At the election on November 3, 2020, Californians will decide a ballot initiative that addresses whether app-based drivers should be classified as independent contractors.
In September 2019, Gov. Gavin Newsom (D) signed AB 5, which established criteria to determine whether a worker is an employee or independent contractor. Uber, Lyft, and Doordash proposed a ballot initiative that would exempt app-based workers from AB 5. The ballot initiative would also adopt labor and wage policies specific to app-based companies, including a net earnings floor, healthcare subsidies, and occupational accident insurance for workers. Examples of companies that hire app-based drivers include Uber Technologies, Lyft, DoorDash, Instacart, and Postmates. The ballot measure would not affect how AB 5 is applied to other types of workers.
AB 5 established a three-factor test to decide a worker’s status as an independent contractor. The three-factor test requires that (a) the worker is free from the hiring company’s control and direction in the performance of work; (b) the worker is doing work that is outside the company’s usual course of business; and (c) the worker is engaged in an established trade, occupation, or business of the same nature as the work performed.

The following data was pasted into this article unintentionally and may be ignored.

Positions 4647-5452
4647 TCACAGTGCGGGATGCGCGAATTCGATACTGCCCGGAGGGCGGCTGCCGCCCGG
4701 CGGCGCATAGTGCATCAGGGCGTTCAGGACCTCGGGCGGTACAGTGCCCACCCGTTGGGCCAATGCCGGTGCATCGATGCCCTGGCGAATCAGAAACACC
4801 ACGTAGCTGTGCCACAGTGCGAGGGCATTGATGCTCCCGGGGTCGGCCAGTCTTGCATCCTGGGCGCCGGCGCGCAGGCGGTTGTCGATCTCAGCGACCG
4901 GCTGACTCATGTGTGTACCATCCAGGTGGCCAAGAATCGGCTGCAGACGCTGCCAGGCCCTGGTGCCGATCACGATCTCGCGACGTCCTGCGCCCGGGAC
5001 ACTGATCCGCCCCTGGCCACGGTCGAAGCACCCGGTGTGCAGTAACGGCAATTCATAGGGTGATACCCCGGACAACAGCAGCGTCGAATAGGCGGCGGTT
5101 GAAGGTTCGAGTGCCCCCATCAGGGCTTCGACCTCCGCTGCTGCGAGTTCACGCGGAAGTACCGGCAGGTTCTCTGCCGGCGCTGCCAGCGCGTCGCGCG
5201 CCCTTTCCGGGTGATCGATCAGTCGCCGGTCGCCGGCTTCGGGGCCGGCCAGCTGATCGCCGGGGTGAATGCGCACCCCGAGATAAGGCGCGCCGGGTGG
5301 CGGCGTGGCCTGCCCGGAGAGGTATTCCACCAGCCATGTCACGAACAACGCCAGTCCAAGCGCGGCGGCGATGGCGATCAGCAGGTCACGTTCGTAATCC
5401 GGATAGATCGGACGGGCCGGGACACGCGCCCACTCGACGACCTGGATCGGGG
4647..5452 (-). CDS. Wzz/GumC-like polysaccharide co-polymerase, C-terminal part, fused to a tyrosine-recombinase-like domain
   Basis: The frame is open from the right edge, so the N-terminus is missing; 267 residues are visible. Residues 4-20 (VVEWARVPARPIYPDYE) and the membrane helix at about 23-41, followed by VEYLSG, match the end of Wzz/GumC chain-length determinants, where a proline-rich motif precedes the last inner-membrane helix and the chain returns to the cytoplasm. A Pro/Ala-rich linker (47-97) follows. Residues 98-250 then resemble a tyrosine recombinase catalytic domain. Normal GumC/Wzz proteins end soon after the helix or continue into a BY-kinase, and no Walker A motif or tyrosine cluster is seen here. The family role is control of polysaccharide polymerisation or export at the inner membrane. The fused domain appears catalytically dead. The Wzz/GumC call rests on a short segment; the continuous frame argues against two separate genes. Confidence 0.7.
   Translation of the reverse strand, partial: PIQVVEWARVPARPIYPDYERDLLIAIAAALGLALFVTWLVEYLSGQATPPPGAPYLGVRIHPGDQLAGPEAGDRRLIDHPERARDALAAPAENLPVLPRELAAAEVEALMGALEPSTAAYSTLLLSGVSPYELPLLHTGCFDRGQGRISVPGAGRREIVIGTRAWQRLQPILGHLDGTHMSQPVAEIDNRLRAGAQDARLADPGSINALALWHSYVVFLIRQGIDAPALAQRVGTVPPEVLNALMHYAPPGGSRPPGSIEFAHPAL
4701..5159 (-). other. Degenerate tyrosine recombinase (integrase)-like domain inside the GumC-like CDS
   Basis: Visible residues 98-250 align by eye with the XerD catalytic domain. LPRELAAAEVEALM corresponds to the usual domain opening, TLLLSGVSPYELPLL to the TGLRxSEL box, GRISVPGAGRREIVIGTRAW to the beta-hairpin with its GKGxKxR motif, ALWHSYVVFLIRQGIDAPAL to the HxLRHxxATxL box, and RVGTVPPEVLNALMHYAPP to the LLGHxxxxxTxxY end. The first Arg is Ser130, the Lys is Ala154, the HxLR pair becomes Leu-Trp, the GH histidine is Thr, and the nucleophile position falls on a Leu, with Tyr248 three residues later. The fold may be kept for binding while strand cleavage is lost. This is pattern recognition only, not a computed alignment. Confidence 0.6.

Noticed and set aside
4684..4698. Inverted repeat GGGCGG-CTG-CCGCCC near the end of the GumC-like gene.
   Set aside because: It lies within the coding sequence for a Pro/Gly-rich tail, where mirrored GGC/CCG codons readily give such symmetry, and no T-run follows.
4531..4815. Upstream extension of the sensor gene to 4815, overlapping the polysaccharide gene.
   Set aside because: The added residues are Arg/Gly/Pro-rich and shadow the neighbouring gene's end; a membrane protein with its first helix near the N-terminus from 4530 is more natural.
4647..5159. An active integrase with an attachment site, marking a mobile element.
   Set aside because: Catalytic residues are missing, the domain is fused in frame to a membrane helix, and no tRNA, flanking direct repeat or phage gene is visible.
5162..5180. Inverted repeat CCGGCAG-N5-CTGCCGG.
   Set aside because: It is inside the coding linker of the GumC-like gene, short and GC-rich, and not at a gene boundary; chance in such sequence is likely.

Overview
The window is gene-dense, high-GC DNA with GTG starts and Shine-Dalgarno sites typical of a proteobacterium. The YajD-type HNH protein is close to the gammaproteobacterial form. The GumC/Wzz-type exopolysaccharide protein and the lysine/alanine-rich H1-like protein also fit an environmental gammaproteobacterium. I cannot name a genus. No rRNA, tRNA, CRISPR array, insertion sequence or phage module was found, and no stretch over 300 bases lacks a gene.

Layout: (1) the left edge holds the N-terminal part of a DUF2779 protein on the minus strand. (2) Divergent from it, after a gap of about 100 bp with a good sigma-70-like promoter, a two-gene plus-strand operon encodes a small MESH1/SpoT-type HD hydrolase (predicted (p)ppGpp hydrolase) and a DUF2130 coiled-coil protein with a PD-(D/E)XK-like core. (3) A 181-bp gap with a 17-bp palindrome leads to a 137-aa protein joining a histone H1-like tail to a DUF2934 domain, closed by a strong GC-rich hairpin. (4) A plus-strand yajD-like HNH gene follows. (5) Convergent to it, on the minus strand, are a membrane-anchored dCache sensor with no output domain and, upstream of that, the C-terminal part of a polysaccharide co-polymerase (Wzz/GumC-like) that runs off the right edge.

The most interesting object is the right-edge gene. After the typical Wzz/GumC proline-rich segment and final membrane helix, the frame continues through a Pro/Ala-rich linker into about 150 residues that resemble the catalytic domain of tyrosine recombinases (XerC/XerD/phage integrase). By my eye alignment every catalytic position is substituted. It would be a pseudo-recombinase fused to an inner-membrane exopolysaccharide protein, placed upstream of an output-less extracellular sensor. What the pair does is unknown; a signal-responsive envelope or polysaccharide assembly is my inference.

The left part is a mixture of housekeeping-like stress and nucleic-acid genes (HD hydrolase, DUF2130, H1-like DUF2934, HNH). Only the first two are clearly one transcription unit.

Tony West, the chief legal officer for Uber, and John Zimmer, president of Lyft, have both said that their companies continue to operate without reclassifying their workers as employees. California Attorney General Xavier Becerra (D), along with Los Angeles City Attorney Mike Feuer, San Diego City Attorney Mara Elliott, and San Francisco City Attorney Dennis Herrera, sued the rideshare companies on May 5, 2020, arguing their workers needed to be reclassified as employees. Uber and Postmates launched their own legal complaint, contending that AB 5 violated their constitutional rights and their workers’ constitutional rights. Courts have not yet decided either case.
Through May 17, 2020, the campaign Protect App-Based Drivers And Services, which is supporting the ballot initiative, raised $110.69 million, including $30.47 million from Lyft, Inc., $30.23 million from Uber Technologies, Inc., and $30 million from DoorDash, Inc. Instacart and Postmates, Inc. also contributed $10 million each.
The California Labor Federation, AFL-CIO, organized the Coalition to Protect Riders and Drivers to campaign against the ballot initiative. The campaign raised $690,000, with the Transport Workers Union of America providing $500,000.
Protect App-Based Drivers And Services filed 987,813 signatures. At least 623,212 (63.09 percent) of the signatures needed to be valid. On May 22, 2020, the office of Secretary of State Alex Padilla announced that a random sample of signatures projected that 77.50 percent were valid, which amounts to a projected 765,555 valid signatures.
The ballot initiative is the sixth citizen-initiated measure to qualify for the November ballot in California. Four citizen-initiated measures are pending signature verification. At least two additional campaigns have decided against filing signatures due to the coronavirus pandemic and will instead file signatures this summer to appear on the 2022 ballot. The California State Legislature can also place measures on the ballot through June 25, 2020.